For those who don’t know her, Irshad is a muslim reformer.

Her website is located here:  http://www.irshadmanji.com/

 

 

http://www.theglobeandmail.com/servlet/story/RTGAM.20090107.wcomanji08/BNStory/specialComment/home?cid=al_gam_mostview

COMMENTARY

It’s time for all of us to embrace ijtihad
IRSHAD MANJI


From Thursday’s Globe and Mail

January 8, 2009 at 2:44 AM EST

In Gaza a few years ago, I conducted an on-camera interview with the political leader of Islamic Jihad, Mohammed al-Hindi. With his finely trimmed beard and gracious manners, he symbolized the modern – and moderate – Muslim man.

But his interpretation of the Koran suggested something else. “Where,” I asked, “does it say that you can kill yourself for a higher cause? As far as I know, the Koran tells us that suicide is wrong.”

Through his translator, the physician assured me that the verses endorsing suicide operations could be found “everywhere” in Islam’s holy book. I challenged Dr. al-Hindi to show me just one passage.

After several minutes of reviewing the Koran, then calling for help on his mobile, then looking through companion booklets, he told me he was too busy and must go. “Are you sure you’re not pulling a fast one on me?” I asked. He smiled, clearly understanding popular American lingo. “I want to know that you’re telling me the truth,” I repeated.

 

Dr. al-Hindi summoned two assistants to the office and made another call. His translator shifted uncomfortably, hanging his head as my camera swung past him to film the assistants. Backs to me, they flipped feverishly through the Koran. Minutes later, they presented a verse glorifying war.

But it had nothing to do with suicide. So I asked Dr. al-Hindi yet again. He said Islam permits defensive aggression. “If a thief comes to your door and steals your money, isn’t it legitimate to protect yourself?” he said through the translator.

Still unable to draw the link between self-protection and suicide, I proposed this analogy: “If my boss steals my job and I kill myself because something that is mine has been taken away, am I a martyr?”

Horrified, the translator shook his head. “No, no, you can’t ask this.”

“Why not?” I wondered. “It’s important, theologically, to ask these questions.”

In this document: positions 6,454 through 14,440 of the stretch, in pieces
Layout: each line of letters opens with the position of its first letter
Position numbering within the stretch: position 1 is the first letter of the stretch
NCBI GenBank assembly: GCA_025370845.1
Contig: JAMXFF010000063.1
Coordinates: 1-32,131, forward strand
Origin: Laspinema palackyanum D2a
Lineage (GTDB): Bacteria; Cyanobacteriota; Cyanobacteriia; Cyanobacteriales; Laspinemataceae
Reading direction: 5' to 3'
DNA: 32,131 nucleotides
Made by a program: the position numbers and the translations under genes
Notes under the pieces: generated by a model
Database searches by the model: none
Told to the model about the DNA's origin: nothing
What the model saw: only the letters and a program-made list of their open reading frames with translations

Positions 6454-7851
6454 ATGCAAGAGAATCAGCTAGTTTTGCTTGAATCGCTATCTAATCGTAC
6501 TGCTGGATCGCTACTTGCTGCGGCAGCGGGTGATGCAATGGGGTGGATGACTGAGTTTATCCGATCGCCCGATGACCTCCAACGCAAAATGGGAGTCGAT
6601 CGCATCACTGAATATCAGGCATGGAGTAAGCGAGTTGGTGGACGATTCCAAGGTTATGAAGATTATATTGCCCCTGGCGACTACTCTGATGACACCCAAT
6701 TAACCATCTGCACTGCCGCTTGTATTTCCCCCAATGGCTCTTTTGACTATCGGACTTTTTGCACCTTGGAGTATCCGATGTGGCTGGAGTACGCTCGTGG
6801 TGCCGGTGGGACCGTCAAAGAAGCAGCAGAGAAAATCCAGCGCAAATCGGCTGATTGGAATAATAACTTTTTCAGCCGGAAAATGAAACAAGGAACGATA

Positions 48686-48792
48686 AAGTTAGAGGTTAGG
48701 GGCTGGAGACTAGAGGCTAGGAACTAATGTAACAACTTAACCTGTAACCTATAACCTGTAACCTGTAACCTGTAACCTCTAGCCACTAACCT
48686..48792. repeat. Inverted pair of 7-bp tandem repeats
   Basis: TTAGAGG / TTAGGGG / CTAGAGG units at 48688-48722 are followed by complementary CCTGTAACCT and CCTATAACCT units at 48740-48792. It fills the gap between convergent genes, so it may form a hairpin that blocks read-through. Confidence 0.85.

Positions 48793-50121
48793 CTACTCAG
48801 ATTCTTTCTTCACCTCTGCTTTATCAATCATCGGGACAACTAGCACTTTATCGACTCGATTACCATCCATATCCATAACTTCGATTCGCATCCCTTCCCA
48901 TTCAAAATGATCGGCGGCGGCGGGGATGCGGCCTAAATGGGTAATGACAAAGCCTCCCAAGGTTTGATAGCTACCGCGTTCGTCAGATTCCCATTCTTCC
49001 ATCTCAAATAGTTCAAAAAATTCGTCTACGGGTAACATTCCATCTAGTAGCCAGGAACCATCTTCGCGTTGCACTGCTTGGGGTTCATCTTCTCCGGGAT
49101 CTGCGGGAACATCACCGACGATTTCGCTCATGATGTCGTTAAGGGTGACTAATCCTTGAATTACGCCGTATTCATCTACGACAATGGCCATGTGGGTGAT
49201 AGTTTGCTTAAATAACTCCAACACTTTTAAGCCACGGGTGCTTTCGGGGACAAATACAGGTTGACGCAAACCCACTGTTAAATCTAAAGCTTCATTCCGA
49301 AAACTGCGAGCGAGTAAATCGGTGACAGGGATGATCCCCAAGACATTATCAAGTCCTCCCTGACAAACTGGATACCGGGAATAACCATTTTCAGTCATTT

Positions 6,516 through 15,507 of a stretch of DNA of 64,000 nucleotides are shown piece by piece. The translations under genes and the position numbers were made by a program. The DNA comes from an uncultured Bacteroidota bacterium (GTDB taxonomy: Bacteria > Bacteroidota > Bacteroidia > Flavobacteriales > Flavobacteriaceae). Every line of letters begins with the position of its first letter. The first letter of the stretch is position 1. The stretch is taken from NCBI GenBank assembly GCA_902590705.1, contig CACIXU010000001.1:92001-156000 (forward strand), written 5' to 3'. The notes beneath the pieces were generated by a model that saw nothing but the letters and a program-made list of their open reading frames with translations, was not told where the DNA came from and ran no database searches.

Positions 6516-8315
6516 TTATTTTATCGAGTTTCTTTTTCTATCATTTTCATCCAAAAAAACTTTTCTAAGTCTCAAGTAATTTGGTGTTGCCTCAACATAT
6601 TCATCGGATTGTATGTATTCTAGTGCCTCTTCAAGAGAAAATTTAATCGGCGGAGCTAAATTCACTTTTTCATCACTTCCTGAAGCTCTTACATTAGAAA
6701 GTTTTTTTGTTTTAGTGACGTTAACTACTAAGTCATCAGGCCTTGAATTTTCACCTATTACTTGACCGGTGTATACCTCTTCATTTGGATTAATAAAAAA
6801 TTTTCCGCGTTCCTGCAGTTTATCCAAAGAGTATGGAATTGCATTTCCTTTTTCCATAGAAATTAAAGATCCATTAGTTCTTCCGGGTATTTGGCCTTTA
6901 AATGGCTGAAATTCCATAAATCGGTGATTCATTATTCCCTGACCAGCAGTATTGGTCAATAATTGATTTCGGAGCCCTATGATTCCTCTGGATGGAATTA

At that moment, my camera batteries died. This, the translator whispered, was a better outcome than me dying – which is what Dr. al-Hindi would have arranged if I stayed in his office much longer. The translator and I hurried out.

I’m reminded of this encounter as the world watches another Mideast crisis unfold, and otherwise liberal Muslims fall into the tribal trap of sanitizing Islamic extremism while condemning Israeli actions.

It would be far more helpful – to Palestinians, if nobody else – for Muslims to ask questions out loud. We have relied far too long on self-appointed “higher-ups” to do the interpreting for us. We have given them the ability to abuse passages and power. We Muslims have forgotten Islam’s own tradition of independent thinking: ijtihad.

For hundreds of years, three equations have driven mainstream Islamic practice. The rituals vary in Islam’s major sects, but the equations themselves apply across the board.

First, unity equals uniformity. In order to be strong, members of the worldwide ummah (Muslim nation) must think alike. Second, debate equals division. Diversity of interpretation is no longer a tribute to God’s majesty; it is a threat to the unity that Muslims must exhibit in the face of those intent on dividing us. And third, division equals heresy. Because division is the opposite of uniformity, whatever divides must be prevented. Which means that innovation must be stopped. Which, in turn, means that the spirit of ijtihad must be suppressed.

It is a pattern that persists to this very day. Not long ago, my mother’s imam in Vancouver preached that I am a bigger “criminal” than Osama bin Laden because my views on religious reform have caused more “division” among Muslims than al-Qaeda’s terrorism has. Apparently, he did not detect the irony in proclaiming that debate is worse than terrorism.


Nor did he see how he damned Muslims by acknowledging that literary expression divides us more than the use of violence does. If ever we have needed to spread the spirit of ijtihad, it is now.

Of course, most people – not just Muslims – could use more independent thinking. This point grabbed me at the Gaza office of Mohammed al-Hindi. As we left, I asked his translator why Dr. al-Hindi would give me an on-camera interview, knowing that he could not find a single verse to prove his claim that the Koran justifies suicide operations.

The translator replied: “He assumed you were just another dumb Western journalist.” Reporters from the West had never asked this veteran terrorist the most basic of questions: Where is the evidence for what you do in God’s name?

Maybe it’s time that the media joined Muslims in embracing ijtihad. I would be happy to supply both groups with security tips.


Irshad Manji, director of the Moral Courage Project at New York University, is author of The Trouble with Islam Today and creator of the documentary Faith Without Fear.

 

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